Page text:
According to the ancient historian, Herodotus, the magi were a tribe of people within a larger people called the Medes. Now listen to this. They were a hereditary priesthood tribe. In other words, they were like the Levites in Israel. In Israel there were twelve tribes, but one of those tribes was set apart as the priestly tribe. And they were the ones who ministered in the rituals and the religious ceremonies of the temple, and they were the Levites.
Well the pagan Medes had a similar thing. Of all of the tribes within the Medes they had selected one of them to function as priests in their pagan rituals. And that tribe which they had selected was the magi. Again, it’s an untranslatable word, really. This is the name of that priestly group of people. It was a hereditary priesthood. Now as I said earlier some historians see them all the way back in Ur of the Chaldees as a part of a nomadic people that were wandering about in that part of the world.
Whichever is true, whether they go all the way back to Ur or whether they just first kind of surface in the Babylonian time we don’t know. The point is this. During the Babylonian World Empire they were significant, during the Medo- Persia Empire they were significant, during the Greek Empire they were significant, and during the Roman Empire they were significant. And in all of those empires they maintained a place of tremendous prominence in the orient, in the east.
You see, even when the Greek Empire was in vogue, there was still certain eastern culture and power. Even when the Roman Empire was in vogue there was certain eastern power. And in both of those periods, the Magi were really the key people in the government of the East, centered in the Fertile Crescent, the area around Babylon and Medo-Persia. Now they always appear with tremendous political power. Now this is very important for you. You’re going to have a little history lesson.
They always appear with tremendous political power. I would say the majority of historians, at least the ones that I read, and the ones that were referred to, see them as an eastern people who rose by virtue of their very unique priestly function. By their unique rather occultic powers of divination, by their astrological, astronomical knowledge, they rose to places of prominence. And they rose up in Babylonian government, Medo-Persian government, even in some cases in the East during the Greek period and for sure during the Roman period, to be the advisors to the royalty of the East.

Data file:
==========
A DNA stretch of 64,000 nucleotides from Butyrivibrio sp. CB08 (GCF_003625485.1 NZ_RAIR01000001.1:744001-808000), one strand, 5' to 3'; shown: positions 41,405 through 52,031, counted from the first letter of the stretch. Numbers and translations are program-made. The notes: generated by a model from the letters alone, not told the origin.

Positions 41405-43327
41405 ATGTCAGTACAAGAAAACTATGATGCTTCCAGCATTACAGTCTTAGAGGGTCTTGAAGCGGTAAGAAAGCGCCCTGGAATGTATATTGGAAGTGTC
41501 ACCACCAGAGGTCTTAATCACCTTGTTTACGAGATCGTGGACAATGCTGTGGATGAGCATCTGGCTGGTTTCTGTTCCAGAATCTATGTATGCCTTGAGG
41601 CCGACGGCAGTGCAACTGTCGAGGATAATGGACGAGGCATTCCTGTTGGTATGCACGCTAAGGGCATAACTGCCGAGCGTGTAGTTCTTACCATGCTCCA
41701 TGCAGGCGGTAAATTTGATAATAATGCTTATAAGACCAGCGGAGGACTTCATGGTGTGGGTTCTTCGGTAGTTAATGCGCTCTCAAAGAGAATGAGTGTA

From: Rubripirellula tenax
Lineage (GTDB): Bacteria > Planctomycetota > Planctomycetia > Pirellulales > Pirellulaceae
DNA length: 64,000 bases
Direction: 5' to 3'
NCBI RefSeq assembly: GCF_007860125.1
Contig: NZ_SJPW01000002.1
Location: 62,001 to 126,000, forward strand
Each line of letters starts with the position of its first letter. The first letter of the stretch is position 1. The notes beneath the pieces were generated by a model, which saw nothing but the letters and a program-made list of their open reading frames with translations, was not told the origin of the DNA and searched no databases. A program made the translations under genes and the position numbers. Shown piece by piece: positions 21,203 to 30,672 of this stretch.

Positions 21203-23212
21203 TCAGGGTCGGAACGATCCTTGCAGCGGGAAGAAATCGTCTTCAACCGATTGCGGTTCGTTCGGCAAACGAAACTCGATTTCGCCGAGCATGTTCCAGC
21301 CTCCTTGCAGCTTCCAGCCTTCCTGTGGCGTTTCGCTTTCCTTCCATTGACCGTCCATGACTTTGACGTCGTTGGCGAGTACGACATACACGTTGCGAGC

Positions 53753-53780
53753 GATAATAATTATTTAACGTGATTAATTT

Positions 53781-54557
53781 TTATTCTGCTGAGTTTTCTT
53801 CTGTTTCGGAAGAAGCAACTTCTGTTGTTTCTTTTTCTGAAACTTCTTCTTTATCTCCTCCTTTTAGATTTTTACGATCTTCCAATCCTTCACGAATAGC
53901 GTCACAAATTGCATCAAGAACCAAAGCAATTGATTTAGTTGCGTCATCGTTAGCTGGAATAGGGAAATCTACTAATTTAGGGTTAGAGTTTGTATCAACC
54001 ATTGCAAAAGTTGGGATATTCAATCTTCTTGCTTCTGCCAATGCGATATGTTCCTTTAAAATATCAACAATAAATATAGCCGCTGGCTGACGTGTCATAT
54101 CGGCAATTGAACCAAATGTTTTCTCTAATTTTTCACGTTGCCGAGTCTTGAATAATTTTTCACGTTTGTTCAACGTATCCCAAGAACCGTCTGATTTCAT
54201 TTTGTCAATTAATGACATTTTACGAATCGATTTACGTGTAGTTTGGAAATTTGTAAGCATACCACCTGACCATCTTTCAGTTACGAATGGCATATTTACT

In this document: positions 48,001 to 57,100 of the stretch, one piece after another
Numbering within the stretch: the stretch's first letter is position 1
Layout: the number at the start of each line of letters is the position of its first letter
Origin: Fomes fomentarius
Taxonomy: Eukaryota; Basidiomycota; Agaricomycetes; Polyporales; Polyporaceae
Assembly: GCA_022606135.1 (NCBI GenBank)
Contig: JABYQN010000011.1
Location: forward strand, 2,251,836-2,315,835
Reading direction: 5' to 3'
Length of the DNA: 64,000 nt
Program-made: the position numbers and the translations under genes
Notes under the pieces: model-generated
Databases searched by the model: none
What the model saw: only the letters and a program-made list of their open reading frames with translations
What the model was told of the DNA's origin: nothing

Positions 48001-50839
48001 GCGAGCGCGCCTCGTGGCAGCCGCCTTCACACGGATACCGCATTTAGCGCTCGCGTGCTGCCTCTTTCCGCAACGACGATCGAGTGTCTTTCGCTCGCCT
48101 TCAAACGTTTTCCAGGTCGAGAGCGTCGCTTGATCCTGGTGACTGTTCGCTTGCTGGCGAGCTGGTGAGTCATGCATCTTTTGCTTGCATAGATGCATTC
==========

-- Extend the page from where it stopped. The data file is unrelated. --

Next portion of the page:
And that’s where they got the name the Wise Men. They were the ones that were consulted about the various things that the kings and the rulers and the nobles and the princes wanted to know. Now, we even have some history that tells us about their religious activities. Now, I’ll give you a little description of the kind of religion that the Magi were involved in. Their priesthood had certain functions and here are some of the things: The principle element of their worships seems to have been fire. It’s apparent from history that they worshipped or that they sort of reverenced fire. And we don’t know for sure why, but perhaps they saw fire as some kind of incarnation of deity. And, by the way, they were monotheistic, they only believed, really, in one God and so they had that in common with Israel.
But they looked at fire as the principle element of their worship. And in connection with that they had an altar which burned with a perpetual flame. And they believed that that perpetual flame was kindled by God from heaven.So they had this perpetual flame altar. Now, over beside that, in their temples and wherever, they also had another altar and on that altar they offered blood sacrifice. So they actually had a blood sacrificial system. And they lit the fire to burn the sacrifice with the flame off the perpetual altar. And then when they had burned their sacrifice, this is interesting, the victim was then eaten by the worshiper and by the Magian priests.
What’s fascinating about that is that’s almost a direct parallel to Judaism. And you can see how way back then Satan was counterfeiting true religion from the very beginning, you see. He’s always done that. You know, even today, there is real Christianity and there is phony. And in that day there was real sacrificial system with genuine worship toward the one right true God, and there was phony monotheism, phony blood sacrifice, false sacrifice, and offering burned and then eaten by the worshiper and the priest.